This year I will dedicate a monthly blog to Medical Doctors (MDs) on topics related to Chiropractic that relates to their medical practices. Since Doctors of Chiropractic (DCs) are educated in separate universities than medicine and that DCs do not work out of hospitals, there are few occasions for MDs to become familiar with their local DCs or Chiropractic in general for that matter. I pray this blog will reach doctors focused on caring for their patients, that they look objectively at the information I will share, to enable them to better serve their patients by understanding where a local DC can be of value to their patients. After all, we are both professionals in any given community dedicated to serving our patients.
It is common to hear from a patient that their MD is opposed to or resists their use of chiropractic services. We know that even in integrated clinics, MDs rarely refer to the DC that is right down the hall from them and we would think that reflects a negative attitude but it is much simpler than that. I manage some 30 DCs in 30 communities and see this all the time. What we do know is that an MD will refer to a DC when they have met them personally. What I am saying is that when an MD is comfortable with a DC that they know personally they will refer some patients to them when the patient asks for a referral and when a case fits their understanding of what a DC can do. This does not mean they are chiropractic converts, just that they know this individual doctor well enough to feel that their referral will be a safe experience for their patient and not reflect badly on them for making the referral.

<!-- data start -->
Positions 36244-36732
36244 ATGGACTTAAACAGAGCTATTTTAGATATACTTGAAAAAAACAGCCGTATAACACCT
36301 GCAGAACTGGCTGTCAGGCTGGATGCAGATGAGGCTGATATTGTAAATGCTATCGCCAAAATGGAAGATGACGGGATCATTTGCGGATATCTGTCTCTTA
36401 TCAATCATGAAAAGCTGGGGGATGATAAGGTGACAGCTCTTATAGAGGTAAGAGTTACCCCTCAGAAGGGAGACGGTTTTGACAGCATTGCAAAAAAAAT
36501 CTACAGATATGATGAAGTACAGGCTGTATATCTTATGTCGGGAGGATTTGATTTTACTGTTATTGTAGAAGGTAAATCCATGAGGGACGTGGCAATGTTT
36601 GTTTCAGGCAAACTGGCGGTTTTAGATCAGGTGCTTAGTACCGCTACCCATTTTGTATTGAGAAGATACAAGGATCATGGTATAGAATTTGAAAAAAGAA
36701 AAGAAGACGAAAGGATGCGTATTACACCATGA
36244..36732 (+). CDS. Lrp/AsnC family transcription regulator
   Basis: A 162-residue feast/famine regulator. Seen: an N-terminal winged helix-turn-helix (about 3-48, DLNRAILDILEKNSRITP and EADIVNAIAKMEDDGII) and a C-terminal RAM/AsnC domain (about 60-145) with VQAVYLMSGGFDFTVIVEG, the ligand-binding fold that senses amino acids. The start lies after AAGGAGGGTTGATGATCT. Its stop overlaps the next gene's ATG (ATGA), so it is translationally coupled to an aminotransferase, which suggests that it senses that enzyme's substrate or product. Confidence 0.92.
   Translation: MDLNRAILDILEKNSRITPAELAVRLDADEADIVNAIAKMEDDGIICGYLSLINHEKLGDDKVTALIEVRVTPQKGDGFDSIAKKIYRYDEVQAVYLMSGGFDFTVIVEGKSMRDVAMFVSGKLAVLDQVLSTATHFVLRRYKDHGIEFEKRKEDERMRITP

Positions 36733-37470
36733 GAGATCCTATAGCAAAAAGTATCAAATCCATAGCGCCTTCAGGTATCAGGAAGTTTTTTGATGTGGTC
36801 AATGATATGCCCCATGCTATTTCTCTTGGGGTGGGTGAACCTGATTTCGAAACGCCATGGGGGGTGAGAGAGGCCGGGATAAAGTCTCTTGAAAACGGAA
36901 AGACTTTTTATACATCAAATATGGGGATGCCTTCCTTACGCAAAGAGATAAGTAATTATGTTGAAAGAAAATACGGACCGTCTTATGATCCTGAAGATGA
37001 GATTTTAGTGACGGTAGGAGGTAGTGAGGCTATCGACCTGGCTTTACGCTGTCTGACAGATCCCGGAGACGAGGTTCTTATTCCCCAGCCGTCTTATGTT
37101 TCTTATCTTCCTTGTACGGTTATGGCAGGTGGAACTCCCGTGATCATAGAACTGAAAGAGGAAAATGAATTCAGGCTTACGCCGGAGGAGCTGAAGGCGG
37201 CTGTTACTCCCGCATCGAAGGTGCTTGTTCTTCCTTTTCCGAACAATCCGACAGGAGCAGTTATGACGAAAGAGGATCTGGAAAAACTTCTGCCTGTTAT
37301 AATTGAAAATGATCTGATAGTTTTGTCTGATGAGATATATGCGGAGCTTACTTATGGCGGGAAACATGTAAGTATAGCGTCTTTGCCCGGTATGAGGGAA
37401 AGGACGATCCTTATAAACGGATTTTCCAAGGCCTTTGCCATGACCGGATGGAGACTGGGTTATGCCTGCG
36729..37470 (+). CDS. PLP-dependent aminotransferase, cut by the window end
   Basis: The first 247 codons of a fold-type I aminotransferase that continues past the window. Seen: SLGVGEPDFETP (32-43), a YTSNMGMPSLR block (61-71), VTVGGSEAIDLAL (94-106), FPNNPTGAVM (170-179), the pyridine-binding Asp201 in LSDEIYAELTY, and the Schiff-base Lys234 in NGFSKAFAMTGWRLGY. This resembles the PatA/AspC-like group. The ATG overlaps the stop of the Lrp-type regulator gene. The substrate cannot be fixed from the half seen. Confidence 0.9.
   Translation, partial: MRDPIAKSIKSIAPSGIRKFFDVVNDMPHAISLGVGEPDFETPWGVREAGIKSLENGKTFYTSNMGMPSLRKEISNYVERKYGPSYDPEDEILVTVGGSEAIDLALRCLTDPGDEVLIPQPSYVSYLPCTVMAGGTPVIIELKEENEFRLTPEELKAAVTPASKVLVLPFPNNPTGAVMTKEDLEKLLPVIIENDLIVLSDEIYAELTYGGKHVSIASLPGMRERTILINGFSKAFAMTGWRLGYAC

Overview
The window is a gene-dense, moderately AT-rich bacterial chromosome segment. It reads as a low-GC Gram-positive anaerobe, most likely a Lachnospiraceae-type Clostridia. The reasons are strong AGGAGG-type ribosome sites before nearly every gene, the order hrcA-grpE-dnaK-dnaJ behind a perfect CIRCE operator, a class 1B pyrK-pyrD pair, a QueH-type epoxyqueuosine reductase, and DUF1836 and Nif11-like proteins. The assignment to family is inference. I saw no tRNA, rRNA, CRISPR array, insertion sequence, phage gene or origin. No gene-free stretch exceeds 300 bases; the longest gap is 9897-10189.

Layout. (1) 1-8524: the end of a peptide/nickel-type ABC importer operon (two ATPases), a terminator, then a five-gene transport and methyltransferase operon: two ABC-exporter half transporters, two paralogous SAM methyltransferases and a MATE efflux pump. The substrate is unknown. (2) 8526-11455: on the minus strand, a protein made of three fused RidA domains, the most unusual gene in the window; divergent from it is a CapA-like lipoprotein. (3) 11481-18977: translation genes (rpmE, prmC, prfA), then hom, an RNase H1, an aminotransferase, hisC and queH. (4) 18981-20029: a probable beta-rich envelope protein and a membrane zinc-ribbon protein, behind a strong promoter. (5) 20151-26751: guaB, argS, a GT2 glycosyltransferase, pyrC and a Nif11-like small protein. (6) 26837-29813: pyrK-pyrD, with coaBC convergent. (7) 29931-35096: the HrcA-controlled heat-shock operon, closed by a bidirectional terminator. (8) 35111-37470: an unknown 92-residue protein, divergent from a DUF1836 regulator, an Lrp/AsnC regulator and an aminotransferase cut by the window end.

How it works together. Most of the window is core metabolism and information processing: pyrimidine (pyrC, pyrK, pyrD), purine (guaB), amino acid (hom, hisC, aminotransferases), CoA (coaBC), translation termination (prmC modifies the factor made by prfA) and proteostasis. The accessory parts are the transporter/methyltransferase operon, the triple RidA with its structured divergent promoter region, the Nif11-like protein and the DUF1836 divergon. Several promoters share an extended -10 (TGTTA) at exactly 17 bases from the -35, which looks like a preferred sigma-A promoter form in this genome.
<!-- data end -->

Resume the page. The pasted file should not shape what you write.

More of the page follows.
Newer MD graduates may have had greater exposure to chiropractic as patients because we know today that about 50% of American, Australian and Canadian residents have received chiropractic care. So it is not uncommon for someone to have already visited a DC clinic before they made their decision to study medicine. These individuals know the local chiropractor is a professional, highly trained and effective in certain areas of healthcare. Once they graduate and start seeing patients, this generation of MDs is more active in considering chiropractic care for their patients, simply due to their personal experience. In countries where the chiropractic profession is not yet established, MDs there have not been exposed to much of anything on chiropractic, so they do not pre-judge DCs but instead are interested in learning more about this new profession. This respect is mainly given because of the training by the DCs has taken place in a Western country, a lengthy and expensive education and that matters to learned people.
That is today’s reality. This blog honors those who serve humanity in caring for their pain and suffering and in supporting patients in their goals for a better, healthier life. So I am staring this first MD focused blog with the following message and appeal:
“Doctors, our community is blessed to have such well-educated and qualified professionals to serve in their healthcare needs in many health professions: Medicine, Dentistry, Chiropractic, Optometry, Veterinary, Osteopathy, just to name several. If you have previously experienced chiropractic with positive, mixed or negative results please afford the entire profession the courtesy to remain objective in assisting patients in making their healthcare decisions by including chiropractic. If you have never been to a DC and have never been exposed to objective information on the chiropractic profession, and you know what I mean, nothing discriminatory that has unfortunately surfaced all these years; please reach into your sence of moral decency and be patient-centered, not profession-centered in your attitudes to professionals that have different training than you do. Legislative bodies consist of people who represent people, so it is a significant matter that DCs are recognized, licensed and regulated in the same way that MDs are held accountable. Thank you so much for taking the time to reach this far into my message.”
Yours in Health,